Centre to go ahead with single-use plastic ban from July 1

Meenakshi Verma Ambwani | | Updated on: Jun 28, 2022

Industry players and bodies had been asking for extension in deadline

The Centre has decided to go ahead with the scheduled ban on single-use plastic items from July 1, despite industry players and bodies, especially the packaged beverage sector, clamouring for an extension. Manufacturing, import, stocking, distribution, sale and use of “identified” single-use plastics items having “low utility and high littering potential” will be part of this ban. This includes earbuds with plastic sticks, plastic straws, plastic plates, glasses and cutlery, plastic ice-cream or candy sticks, wrapping or packaging films of sweet boxes, invitation cards and cigarette packets, among others.

The Environment Ministry on Tuesday said national and state-level control rooms will be set up and special teams will be formed for effective enforcement of the ban. “States and Union Territories have been asked to set up border checkpoints to stop inter-state movement of any banned single-use plastic items,” it added.

Ensuring smooth transition

The beverage industry has begun importing paper straws to meet the new norms due to lack of domestically-produced options. Players such as Dabur India and Parle Agro said they are working on a smooth transition.

“Dabur has already commenced production of Real juice packs with integrated paper straws. We are committed to meeting the regulations and will ensure that all packs come with integrated paper straws,“ said Sharukh Khan, Executive Director - Operations, Dabur India Ltd.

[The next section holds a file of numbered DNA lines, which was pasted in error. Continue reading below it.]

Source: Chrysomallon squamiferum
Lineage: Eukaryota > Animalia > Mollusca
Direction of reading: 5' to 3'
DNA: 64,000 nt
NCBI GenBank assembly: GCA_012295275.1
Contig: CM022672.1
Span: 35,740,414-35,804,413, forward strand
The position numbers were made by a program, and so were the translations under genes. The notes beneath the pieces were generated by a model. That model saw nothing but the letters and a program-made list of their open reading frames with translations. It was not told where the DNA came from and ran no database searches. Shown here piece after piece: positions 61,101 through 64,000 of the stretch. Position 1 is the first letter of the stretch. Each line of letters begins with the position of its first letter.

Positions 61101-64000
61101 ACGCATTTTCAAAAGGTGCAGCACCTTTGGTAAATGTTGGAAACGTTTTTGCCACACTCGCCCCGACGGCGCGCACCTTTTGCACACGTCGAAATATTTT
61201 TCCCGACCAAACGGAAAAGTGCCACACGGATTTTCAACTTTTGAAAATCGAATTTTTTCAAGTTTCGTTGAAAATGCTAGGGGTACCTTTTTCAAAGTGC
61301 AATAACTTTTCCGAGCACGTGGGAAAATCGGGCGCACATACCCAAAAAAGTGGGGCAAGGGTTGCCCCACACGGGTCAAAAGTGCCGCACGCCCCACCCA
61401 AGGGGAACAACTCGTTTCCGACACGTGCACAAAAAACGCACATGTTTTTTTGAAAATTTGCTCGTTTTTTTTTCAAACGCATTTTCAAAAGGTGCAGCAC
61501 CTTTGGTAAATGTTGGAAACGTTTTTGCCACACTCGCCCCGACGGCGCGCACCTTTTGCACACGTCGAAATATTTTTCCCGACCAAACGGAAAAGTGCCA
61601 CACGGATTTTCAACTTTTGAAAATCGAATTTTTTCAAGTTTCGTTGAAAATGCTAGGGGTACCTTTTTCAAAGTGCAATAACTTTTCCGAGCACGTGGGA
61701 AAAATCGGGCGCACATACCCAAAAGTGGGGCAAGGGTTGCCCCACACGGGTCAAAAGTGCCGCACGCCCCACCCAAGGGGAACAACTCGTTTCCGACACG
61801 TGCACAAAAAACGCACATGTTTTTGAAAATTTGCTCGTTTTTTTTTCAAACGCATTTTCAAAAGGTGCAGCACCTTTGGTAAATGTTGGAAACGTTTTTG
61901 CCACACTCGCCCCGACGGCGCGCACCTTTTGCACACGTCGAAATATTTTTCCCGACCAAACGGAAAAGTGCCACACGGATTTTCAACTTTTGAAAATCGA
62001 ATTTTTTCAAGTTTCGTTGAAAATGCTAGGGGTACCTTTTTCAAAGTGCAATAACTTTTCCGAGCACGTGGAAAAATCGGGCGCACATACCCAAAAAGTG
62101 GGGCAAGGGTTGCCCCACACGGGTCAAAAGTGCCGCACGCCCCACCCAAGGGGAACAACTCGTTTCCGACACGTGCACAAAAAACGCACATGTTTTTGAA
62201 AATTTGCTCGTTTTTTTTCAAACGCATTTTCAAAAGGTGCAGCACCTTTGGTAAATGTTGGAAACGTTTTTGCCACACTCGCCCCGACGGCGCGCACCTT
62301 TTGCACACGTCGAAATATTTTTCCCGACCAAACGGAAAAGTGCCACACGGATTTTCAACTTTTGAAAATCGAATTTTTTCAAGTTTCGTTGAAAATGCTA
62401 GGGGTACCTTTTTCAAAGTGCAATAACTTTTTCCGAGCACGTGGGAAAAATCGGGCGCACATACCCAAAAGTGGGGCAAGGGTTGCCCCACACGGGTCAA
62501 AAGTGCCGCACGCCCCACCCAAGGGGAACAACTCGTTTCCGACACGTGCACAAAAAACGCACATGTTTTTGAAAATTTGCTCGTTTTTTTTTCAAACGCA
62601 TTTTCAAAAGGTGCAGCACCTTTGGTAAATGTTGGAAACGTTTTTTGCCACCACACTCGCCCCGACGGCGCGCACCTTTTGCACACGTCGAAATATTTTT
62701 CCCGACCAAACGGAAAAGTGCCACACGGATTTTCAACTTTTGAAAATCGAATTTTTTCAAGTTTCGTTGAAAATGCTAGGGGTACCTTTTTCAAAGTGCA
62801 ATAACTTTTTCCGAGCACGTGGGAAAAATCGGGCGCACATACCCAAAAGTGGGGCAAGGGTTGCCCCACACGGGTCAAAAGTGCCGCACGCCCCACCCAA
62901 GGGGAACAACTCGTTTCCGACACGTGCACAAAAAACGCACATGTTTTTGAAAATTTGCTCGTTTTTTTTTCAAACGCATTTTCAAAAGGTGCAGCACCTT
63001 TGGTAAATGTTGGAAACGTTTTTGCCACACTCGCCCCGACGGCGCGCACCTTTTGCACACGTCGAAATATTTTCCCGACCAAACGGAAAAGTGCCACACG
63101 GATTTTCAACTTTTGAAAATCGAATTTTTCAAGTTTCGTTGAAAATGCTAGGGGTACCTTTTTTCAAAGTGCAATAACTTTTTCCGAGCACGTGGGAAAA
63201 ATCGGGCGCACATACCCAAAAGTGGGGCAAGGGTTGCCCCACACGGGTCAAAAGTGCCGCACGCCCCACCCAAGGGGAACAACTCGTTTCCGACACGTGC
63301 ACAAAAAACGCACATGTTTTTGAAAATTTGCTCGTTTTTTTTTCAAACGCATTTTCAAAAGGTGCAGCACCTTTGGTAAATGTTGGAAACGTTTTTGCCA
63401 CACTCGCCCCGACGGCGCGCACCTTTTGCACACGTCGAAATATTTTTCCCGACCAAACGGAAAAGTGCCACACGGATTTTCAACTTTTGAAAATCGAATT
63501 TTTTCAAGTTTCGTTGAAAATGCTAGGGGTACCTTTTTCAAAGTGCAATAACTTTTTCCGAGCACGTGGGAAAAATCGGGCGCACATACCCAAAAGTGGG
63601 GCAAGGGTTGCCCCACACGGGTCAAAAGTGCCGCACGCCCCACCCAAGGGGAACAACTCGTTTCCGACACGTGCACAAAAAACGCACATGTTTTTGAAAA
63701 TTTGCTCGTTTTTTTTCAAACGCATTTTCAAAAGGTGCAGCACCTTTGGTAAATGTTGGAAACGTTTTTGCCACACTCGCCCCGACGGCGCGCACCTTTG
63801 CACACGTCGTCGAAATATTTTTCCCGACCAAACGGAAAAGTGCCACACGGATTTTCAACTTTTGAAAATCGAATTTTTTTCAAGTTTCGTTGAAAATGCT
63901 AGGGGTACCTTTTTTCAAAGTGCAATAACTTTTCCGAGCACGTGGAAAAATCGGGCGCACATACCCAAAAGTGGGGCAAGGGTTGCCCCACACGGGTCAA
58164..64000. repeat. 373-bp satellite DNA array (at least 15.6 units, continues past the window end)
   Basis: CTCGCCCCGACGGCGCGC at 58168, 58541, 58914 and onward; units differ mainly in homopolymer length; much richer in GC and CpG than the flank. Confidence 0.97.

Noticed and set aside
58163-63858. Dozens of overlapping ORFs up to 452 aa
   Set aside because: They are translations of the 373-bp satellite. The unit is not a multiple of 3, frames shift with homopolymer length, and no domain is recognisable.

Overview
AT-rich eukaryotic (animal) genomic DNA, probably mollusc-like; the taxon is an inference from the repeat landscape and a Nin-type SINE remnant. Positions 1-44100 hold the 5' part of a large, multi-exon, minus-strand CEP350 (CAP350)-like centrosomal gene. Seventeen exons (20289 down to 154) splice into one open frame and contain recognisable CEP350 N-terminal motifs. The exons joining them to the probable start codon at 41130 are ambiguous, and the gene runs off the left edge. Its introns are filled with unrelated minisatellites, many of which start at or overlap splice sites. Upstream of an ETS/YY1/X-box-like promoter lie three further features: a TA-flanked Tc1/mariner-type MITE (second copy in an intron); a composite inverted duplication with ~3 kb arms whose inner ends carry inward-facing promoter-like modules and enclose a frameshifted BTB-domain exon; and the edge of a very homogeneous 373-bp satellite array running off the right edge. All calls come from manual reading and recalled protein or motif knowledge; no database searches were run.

Schauna Chauhan, CEO, Parle Agro, said, “Our shipments of imported paper straw are coming in a staggered manner due to huge demand. Nonetheless, we are working on a programme for a smooth transition from plastic straws to biodegradable straws, and have no plans of closing any factories in the process. As part of our transition, we will start with paper straws and then move to PLA-based straws. This will commence once all the machineries of our business partners for manufacturing PLA straws are installed and commissioned, which will take a few months.”

Gradual transition needed

In the run-up to the deadline, industry players and bodies have been stressing on the lack of availability of enough locally-made paper straws and challenges with importing them. Some players also stated that they may need to sell beverage cartons without straws to meet these norms. Action Alliance for Recycling Beverage Cartons had been pitching for a gradual transition over 18 months to avoid disruptions in sales.

Meanwhile, Praveen Khandelwal, Secretary General, CAIT, said, “Thousands of manufacturing units and packaging units are engaged in earning livelihood and such a ban will prove to be counter productive for this sector, which will adversely affect the economy and employment. Preparedness is almost negligible. Without having viable and equitable alternatives, any ban will wreck trade and commerce. It will be appropriate that the order is deferred and there is focus on phase-wise implementation.”

Looking at alternatives

Instead of a blanket ban, Thermoformers and Allied Industries Association (TAIA), which represents MSMEs involved in making plastic products for serving and packaging of food and beverages, has urged the Environment Ministry to set specifications for rigid-plastic based food service material such as cups, glasses, plateware and cutlery.

Bhavesh Bhojani, Secretary of TAIA, said the ban exempts plastic carry bags, PET bottles and multi-layered plastics packaging if they meet certain specifications. “We are similarly urging the government to set some distinguishing standards or parameters so that rigid-plastic based food service products can be continued to be used. We also want more time for the industry to transition to bio-degradable or compostable plastics as it requires substantial investments and replacement of manufacturing lines,” he added. 

Published on June 28, 2022
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